Mitt Romney's administration on Day One would approve a pipeline that would run from Canada to U.S. refineries in Texas, creating thousands of jobs and pushing America on its way to energy independence, Republican vice presidential candidate Paul Ryan said Monday.
Ryan told supporters during his third trip to swing state Ohio in the last two weeks that there are enough energy resources for North America to become energy independent within eight years.
"We need to unlock the energy we have in this country to create jobs," he said.
Ryan blamed President Barack Obama for standing in the way of the Keystone XL pipeline and pushing too many environmental regulations that have cost jobs in the coal industry, a thorny issue for the president in southeast Ohio, where coal has a large footprint. He said similar control by Washington has hampered manufacturing growth throughout the Midwest, including Michigan and his home state of Wisconsin.
Obama earlier this year objected to the Keystone XL pipeline's proposed 1,179-mile route over environmental concerns, suggesting that the pipeline should go around a sensitive aquifer in Nebraska. But Obama encouraged the company to pursue a shorter project from Oklahoma to the Gulf Coast.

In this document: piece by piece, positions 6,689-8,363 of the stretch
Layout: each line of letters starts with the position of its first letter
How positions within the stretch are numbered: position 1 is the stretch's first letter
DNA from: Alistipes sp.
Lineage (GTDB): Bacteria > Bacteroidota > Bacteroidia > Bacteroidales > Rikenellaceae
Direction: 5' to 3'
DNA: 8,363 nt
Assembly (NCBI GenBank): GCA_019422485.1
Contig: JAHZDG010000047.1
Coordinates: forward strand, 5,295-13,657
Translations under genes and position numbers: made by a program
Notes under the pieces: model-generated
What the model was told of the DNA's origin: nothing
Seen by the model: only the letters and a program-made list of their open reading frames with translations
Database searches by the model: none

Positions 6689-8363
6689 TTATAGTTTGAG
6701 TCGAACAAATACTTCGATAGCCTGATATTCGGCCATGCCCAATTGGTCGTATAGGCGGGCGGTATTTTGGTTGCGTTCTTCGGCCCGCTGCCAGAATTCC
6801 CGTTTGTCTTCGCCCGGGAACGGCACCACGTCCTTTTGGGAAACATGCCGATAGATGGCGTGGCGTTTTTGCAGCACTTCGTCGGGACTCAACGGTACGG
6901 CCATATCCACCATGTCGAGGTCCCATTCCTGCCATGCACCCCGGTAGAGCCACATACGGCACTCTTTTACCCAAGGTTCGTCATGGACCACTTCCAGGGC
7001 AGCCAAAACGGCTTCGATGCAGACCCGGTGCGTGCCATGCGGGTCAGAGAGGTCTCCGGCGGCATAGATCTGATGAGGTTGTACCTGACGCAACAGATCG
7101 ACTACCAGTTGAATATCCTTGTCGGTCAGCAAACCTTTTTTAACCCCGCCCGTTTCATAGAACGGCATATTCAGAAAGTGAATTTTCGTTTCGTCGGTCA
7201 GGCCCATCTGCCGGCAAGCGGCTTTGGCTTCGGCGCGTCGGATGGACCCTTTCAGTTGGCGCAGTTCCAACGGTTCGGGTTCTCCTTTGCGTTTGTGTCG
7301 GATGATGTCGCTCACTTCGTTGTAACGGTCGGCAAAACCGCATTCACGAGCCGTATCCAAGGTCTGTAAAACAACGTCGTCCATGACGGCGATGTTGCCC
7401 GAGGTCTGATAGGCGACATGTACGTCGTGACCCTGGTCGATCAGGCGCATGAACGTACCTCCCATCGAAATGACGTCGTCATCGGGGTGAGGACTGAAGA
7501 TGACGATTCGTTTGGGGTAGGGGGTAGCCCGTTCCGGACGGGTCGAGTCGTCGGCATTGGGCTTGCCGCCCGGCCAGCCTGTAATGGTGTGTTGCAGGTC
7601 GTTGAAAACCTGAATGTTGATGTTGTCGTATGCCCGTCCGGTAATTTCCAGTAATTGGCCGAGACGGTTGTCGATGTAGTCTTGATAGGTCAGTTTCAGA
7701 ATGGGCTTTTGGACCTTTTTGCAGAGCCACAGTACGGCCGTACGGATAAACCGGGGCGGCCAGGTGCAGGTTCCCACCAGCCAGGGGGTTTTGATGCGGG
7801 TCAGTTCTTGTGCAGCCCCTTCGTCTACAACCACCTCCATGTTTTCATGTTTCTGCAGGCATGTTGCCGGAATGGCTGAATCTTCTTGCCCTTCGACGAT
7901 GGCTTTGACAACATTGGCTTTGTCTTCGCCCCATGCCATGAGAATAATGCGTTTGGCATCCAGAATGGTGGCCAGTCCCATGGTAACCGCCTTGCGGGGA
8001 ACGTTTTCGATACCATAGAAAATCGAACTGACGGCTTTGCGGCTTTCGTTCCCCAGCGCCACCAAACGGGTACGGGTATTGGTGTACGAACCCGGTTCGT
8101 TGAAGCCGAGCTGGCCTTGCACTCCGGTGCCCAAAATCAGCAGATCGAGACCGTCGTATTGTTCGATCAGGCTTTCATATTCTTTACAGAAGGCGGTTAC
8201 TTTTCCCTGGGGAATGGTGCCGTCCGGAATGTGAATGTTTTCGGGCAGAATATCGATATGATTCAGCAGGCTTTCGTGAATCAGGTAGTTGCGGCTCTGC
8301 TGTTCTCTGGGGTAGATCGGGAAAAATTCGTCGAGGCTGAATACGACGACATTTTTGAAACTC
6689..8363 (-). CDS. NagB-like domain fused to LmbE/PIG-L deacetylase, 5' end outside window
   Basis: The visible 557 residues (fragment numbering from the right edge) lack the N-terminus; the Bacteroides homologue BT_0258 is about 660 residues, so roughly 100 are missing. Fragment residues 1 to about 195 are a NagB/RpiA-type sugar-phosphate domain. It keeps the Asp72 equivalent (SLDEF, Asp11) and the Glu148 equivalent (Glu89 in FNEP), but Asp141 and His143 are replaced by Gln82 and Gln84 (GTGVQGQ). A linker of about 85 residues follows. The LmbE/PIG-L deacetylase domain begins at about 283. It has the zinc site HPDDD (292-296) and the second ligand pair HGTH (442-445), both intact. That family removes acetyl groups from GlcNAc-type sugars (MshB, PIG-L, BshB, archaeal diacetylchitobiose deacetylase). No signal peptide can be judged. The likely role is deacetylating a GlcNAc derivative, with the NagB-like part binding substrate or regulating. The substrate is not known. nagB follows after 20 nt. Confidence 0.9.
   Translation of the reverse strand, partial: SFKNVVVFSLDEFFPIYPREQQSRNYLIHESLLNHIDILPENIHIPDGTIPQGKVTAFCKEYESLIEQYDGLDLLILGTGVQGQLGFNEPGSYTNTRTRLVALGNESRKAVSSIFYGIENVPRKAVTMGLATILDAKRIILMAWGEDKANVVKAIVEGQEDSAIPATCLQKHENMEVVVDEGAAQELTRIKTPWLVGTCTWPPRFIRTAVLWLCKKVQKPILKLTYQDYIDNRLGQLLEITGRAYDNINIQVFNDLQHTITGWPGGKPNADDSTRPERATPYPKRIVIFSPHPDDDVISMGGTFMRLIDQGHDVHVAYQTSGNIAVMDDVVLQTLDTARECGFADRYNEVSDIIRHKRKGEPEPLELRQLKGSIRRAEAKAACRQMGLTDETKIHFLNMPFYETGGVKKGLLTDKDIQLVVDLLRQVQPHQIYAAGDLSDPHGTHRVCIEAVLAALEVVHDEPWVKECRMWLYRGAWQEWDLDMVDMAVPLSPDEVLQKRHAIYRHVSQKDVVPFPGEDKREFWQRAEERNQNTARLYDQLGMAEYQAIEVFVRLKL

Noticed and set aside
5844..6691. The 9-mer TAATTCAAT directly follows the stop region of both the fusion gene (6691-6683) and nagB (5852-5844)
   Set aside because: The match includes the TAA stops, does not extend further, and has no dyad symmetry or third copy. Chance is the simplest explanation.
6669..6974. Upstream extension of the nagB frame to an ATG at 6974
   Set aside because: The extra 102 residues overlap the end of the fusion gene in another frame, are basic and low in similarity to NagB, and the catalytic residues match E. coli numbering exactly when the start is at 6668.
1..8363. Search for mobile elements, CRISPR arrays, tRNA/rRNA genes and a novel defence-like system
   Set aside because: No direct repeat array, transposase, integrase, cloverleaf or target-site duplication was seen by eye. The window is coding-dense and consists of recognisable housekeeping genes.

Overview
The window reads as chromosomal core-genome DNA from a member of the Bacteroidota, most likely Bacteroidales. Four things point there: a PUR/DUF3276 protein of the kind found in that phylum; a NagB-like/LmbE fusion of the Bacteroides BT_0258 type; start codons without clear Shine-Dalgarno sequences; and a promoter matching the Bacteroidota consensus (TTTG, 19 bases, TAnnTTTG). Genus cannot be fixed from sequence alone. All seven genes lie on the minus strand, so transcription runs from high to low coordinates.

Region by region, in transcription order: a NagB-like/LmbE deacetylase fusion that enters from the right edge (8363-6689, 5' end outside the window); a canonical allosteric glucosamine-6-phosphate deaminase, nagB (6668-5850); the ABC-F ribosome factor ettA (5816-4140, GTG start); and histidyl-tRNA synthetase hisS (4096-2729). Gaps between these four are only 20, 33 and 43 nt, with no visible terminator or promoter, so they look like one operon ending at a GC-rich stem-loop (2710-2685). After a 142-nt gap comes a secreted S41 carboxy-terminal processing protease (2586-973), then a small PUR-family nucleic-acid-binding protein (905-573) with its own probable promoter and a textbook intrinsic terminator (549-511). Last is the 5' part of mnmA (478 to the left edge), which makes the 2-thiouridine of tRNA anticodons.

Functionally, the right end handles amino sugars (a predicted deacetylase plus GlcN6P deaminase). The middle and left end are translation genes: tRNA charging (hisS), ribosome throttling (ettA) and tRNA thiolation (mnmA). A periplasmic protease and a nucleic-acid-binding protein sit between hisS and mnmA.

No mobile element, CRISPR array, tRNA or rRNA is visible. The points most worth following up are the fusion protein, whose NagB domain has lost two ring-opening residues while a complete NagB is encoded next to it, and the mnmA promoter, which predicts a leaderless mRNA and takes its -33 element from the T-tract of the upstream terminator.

Approving the entire pipeline would get people back to work in construction and factories, Ryan said.
The Wisconsin congressman said coming up with new energy sources, improving job training programs and removing bureaucratic barriers will go a long way in helping Ohio, Michigan and other industrial states that have lost jobs over the last four years. He told supporters at a late-afternoon private fundraiser in the Detroit suburb of Pontiac that pro-growth, anti-regulation policies of a Romney administration would also improve the fortunes of the manufacturing industry, which has lost hundreds of thousands of jobs during the past few years.
"We know a very healthy auto economy is healthy for America," he said.
Ryan capped a campaign swing through Michigan with a raucous rally at nearby Oakland University in the school's athletic center. He was preceded by many speakers, including GOP U.S. Senate candidate Pete Hoekstra, who aims to unseat Democrat Debbie Stabenow, and made-in-Michigan musician Kid Rock, who has been strumming for the Romney ticket.
"I'm very proud to say that we have elected our first black president," Rock said to scant applause as he introduced Ryan. "I'm sorry he didn't do a better job. I really wish that he would have, I really do."
Ryan said he's concerned that U.S. allies are seeing "a superpower in retreat" when it comes to foreign as well as domestic policies. He said that under the Obama administration, there has been more borrowing, spending, money-printing and taxing.
"It doesn't create more jobs, it does not create more prosperity," he said. "We've got to get off the path of copying European policies."
Associated Press writer Jeff Karoub in Rochester, Mich., contributed to this report.